5. Something which should have already happened
- It’s about time
- It’s high time
- It’s time


+ past simple

It’s about time we changed to a different phone company
It’s high time we painted the house
It’s time we went to see your grandmother

Note that with …would rather…, the word which is stressed can be used to show what our preference is:

– I’d rather you went. (instead of me)
– I’d rather you went. (instead of staying)
– I’d rather you did the housework. (instead of the cooking)

When do we double the final consonant in a word?

1. Only some letters are doubled: b, d, g, l, m, n, p, r, t.

2. We double the final consonant of a word before we add

-ed,     -er,       -est,      -ing,       -able       and       -y

to show that the vowel has a short sound.

2a. With a one-syllable word:

If the word ends with a Consonant + Vowel + Consonant, double the final consonant.

This called the C-V-C rule.

Examples:

hat – hatter
big – biggest
mum – mummy
run – running, runny
gut – gutted

2b. With multi-syllable words:

Double the final letter when the final syllable is stressed in speech.


Examples:

begin – beginning
prefer – preferring, preferred
transfer – transferred


NB:
In British English, cancel and travel are exceptions to this rule: (travelled, cancelled, cancelling are correct)

3. If the final syllable is not stressed, we do not double the final letter.

Examples:

listen – listening, listened
happen – happening, happened

Vowels: a, e, i, o, u
Consonents: all other letters

Phrasal Verbs

Phrasal verbs are normally used more in spoken English than in formal writing. They consist of a verb and one or two additional words which are adverbs or prepositions. The majority of phrasal verbs consist of the verb and one more word (e.g. “put off”) but some consist of a verb and two words, such as “put up with”.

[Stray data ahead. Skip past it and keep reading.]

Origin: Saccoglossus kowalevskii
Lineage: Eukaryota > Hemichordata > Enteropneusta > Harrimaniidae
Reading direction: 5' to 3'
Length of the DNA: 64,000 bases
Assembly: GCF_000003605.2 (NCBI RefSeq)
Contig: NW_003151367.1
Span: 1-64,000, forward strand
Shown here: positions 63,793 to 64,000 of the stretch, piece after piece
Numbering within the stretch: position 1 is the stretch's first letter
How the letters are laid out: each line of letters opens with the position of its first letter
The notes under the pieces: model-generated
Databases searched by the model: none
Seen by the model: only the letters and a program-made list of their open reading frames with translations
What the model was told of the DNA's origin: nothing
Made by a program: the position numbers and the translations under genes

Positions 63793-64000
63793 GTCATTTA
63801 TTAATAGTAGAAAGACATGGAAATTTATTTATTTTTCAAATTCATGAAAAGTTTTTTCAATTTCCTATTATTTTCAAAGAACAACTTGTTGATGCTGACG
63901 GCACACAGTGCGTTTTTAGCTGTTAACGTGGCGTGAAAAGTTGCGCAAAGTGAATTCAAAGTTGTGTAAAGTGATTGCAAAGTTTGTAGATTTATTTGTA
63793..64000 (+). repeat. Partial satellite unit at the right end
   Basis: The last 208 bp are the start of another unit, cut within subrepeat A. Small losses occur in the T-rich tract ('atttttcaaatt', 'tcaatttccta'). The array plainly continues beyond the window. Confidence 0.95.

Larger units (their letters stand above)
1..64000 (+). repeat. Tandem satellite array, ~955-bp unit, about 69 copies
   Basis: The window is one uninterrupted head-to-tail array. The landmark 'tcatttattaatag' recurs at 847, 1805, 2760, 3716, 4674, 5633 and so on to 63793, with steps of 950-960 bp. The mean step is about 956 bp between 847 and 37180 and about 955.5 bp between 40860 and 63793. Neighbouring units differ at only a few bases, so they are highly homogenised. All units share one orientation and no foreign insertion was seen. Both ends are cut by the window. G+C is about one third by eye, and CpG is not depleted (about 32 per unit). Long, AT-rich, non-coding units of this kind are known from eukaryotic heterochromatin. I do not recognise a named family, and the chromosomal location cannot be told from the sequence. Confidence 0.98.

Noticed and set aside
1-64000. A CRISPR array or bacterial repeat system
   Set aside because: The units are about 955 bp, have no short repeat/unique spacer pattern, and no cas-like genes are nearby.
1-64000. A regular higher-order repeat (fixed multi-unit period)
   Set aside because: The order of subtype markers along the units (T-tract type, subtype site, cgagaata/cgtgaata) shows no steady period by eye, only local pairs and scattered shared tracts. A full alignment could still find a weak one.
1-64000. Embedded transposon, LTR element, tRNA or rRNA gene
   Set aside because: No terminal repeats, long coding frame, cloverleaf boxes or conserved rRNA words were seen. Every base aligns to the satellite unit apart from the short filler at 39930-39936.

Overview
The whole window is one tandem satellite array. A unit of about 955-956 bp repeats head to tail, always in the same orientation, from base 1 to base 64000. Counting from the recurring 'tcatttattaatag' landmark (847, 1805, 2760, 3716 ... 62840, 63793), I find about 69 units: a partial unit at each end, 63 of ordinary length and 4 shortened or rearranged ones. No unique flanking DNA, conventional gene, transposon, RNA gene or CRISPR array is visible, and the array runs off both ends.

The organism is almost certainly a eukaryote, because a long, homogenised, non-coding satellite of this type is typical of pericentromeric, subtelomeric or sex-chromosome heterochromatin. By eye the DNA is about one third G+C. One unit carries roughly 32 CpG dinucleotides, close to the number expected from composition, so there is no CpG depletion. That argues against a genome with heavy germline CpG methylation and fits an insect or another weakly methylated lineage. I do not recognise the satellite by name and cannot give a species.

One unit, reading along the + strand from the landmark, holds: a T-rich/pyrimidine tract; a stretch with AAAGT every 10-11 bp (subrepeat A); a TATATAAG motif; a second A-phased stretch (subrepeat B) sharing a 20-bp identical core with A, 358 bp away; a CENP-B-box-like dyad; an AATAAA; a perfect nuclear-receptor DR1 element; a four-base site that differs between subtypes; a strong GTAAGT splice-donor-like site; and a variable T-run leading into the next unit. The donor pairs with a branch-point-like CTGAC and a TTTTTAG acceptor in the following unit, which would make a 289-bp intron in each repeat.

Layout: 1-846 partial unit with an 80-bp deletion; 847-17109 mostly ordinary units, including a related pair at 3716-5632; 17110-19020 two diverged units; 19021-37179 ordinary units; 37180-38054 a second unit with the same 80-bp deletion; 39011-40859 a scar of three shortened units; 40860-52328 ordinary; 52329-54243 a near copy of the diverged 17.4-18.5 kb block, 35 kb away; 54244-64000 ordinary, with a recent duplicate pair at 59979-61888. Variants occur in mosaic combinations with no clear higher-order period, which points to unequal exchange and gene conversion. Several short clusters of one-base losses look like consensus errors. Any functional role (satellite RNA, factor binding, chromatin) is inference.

There are over 3400 phrasal verbs listed on the Use of English website. For a more manageable list of common phrasal verbs, a good website is englishclub.com. If you want to print their list of verbs, click the link “Print Page” at the top left of their page.

The “Writing” part of the Cambridge Exam

In the B- and C-Level exams you have to write a short text as part of the exam. There are different types of text that can be asked for, which I will look at below and give tips on how to do them.

  • Informal Letter or Email
  • Semi-formal letter
  • Report
  • Article
  • Review
  • Essay

So what are the differences between these, and what do you need to think about for each type of document?

Informal Letter or Email

This is a letter or email to a friend or a member of your family. You don’t need to write the “to”, “from”, “date” or “subject” (if you do, don’t count the words you have used for these as part of the total number of words you have written).

Start with an informal greeting, such as “Dear Peter” or “Hi Mary”, and on the next line remember to start a new sentence with a capital letter. Make some comment about what what they wrote to you before answering their questions and giving your own news. Finish with an informal phrase such as “All the best”, “Cheers”, “See you soon”, “Love” or something similar.

Semi-formal letter

A semi-formal letter could be to a company, your local newspaper, or the local government, probably to tell them about a complaint or an opinion you have, or maybe to apply for a job. In the exam, you don’t need to write an address, the date, or the subject. If you want to include these, the number of words in these parts doesn’t count in the number of words you have to write.
In this case, you need to use more formal language, (for example using the passive voice, e.g. “it is said”, “the quality has become worse”, etc.) and will probably start with an expression like “Dear Sir/Madam”, “Dear Mr Jones”, “Dear Sirs” etc. The ending will also be fairly formal, for example: “Yours faithfully”.

Report

A report is usually written for your boss, or for a customer. For example, you may be asked to suggest ways of improving how your company treats customers, or you may have to make suggestions to a client about their business. A report needs to start with a title, and to have several sections which each have a different main idea. The sections should each have a heading on a separate line. You will need at least 3 sections, normally you will need more than 3. The first section should be the Introduction, then you will need one or more sections to present your findings, and finally a section (usually called Summary or Conclusion or Recommendations, depending on the style of report you have written).